Corneria xanthandra (Pilg.) A.V.Bobrov & Melikyan
Dacrydium xanthandrum can be an evergreen shrub as little as 2 metres tall or, more commonly, a tree up to 36 metres tall. The straight, cylindrical bole can be up to 70cm in diameter[
The timber of this species is not distinguished from other species of Dacrydium and where large trees occur in the forest, they will probably be logged and traded as 'sempilor' a collective name for several genera and species of Podocarpaceae[
Despite logging and deforestation, Dacrydium xanthandrum is considered to be too widespread and locally common to be threatened with extinction. There is concern that outside reserves in the area where it is most abundant, in northern Borneo, this species may be in decline due to logging and deforestation at lower elevations. In more remote regions it is probably stable. The plant is classified as 'Least Concern' in the IUCN Red List of Threatened Species(2013)[
Southeast Asia - Malaysia, Indonesia, Philippines to New Guinea and the Solomon Islands
Scattered in primary lowland rainforest, becoming more abundant at higher elevations and often dominant on exposed rocky ridges or in peat soils over acid rocks (dacite, granite, or sandstone) or in nutrient-poor sand; at elevations to 2,700 metres[
|Conservation Status||Least Concern
|Other Uses Rating||
Found in the wild on soils that vary from clay to peat, but only becoming abundant in peat over acid rocks (dacite, granite, or sandstone) or nutrient-poor sand, where competition is less[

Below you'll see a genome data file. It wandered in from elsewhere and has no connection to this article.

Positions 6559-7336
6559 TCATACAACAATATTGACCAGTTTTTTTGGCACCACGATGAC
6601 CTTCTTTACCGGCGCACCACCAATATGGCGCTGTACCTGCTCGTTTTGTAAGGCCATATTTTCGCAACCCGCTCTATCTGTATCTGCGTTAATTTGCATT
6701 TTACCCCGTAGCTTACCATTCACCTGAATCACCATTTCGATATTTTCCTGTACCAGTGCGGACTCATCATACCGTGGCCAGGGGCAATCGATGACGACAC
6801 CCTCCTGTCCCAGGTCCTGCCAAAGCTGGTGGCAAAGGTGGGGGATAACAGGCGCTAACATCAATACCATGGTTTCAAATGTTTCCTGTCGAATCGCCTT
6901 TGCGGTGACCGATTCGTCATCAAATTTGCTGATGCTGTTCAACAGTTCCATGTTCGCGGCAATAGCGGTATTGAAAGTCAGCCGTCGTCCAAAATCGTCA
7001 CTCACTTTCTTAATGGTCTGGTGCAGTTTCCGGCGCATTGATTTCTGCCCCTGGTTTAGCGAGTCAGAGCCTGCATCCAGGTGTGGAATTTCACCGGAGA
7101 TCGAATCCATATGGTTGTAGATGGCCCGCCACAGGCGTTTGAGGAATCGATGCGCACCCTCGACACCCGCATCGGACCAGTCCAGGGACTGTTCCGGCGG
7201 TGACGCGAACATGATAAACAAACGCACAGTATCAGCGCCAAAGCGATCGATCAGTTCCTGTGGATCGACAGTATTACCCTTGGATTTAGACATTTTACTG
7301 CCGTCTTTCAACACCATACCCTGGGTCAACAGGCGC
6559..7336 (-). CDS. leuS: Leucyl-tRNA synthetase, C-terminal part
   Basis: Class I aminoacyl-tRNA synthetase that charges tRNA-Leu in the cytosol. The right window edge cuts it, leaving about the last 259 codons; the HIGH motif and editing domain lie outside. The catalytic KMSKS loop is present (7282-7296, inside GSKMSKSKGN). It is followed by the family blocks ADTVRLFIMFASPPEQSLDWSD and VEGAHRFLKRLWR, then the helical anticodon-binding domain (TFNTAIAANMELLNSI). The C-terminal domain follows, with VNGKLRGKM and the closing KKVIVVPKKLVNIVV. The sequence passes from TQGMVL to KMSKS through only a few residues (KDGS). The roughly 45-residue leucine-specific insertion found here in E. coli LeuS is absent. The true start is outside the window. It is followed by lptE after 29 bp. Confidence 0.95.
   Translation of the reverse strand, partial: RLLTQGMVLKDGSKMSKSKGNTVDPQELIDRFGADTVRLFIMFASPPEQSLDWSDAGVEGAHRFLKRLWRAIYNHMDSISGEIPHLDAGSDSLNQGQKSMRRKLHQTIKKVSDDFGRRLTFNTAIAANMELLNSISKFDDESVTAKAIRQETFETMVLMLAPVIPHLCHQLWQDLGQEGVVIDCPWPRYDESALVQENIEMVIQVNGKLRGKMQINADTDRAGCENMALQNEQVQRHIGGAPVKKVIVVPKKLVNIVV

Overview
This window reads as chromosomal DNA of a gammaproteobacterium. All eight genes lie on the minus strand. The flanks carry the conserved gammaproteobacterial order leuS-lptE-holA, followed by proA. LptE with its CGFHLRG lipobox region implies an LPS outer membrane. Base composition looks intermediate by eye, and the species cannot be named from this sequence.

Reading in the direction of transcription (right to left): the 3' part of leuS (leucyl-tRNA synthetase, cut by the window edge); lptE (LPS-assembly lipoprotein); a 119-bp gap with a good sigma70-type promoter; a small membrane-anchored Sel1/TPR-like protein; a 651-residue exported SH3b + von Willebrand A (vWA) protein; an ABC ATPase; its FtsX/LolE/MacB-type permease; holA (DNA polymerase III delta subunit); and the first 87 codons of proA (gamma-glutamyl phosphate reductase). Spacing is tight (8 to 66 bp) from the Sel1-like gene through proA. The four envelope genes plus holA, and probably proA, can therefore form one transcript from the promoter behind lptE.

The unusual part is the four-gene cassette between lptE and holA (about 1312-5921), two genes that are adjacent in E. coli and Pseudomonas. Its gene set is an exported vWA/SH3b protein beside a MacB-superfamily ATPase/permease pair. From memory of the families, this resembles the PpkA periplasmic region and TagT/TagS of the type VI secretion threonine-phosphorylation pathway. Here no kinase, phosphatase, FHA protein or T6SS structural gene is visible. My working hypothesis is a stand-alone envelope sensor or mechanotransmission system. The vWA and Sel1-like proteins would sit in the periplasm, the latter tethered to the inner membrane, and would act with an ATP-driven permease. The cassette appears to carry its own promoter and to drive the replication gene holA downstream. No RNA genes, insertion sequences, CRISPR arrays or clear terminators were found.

A dioecious species, both male and female forms need to be grown if fruit and seed are required.
The wood is valued for construction and furniture making[
The wood of the various Dacrydium species is jointly known as 'sempilor'. The basic description is as follows:-
The heartwood is buff in colour, sometimes with a pink tinge or golden brown; it is not differentiated from the sapwood. The texture is very fine and even; the grain straight. The wood is reputed to be weak; it is light to moderately heavy in weight; it is not durable and is subject to drywood termite attacks. It seasons well without serious degrade; shrinkage is very high; a slight to moderate twisting may occasionally occur. The wood works very easily; it produces a smooth and somewhat lustrous surface; gluing, nailing and peeling properties are satisfactory. A softwood, it should be suitable for decorative works and can be used for panelling, partitioning, veneers, plywood, joinery and furniture making[
The seed can be sown at any time of the year in a sandy soil in a warm greenhouse, though it is probably best sown as soon as it is ripe[
]. When they are large enough to handle, prick the seedlings out into individual pots and grow them on until large enough to plant out.
Cuttings of half-ripe terminal shoots, 5 - 10cm long[
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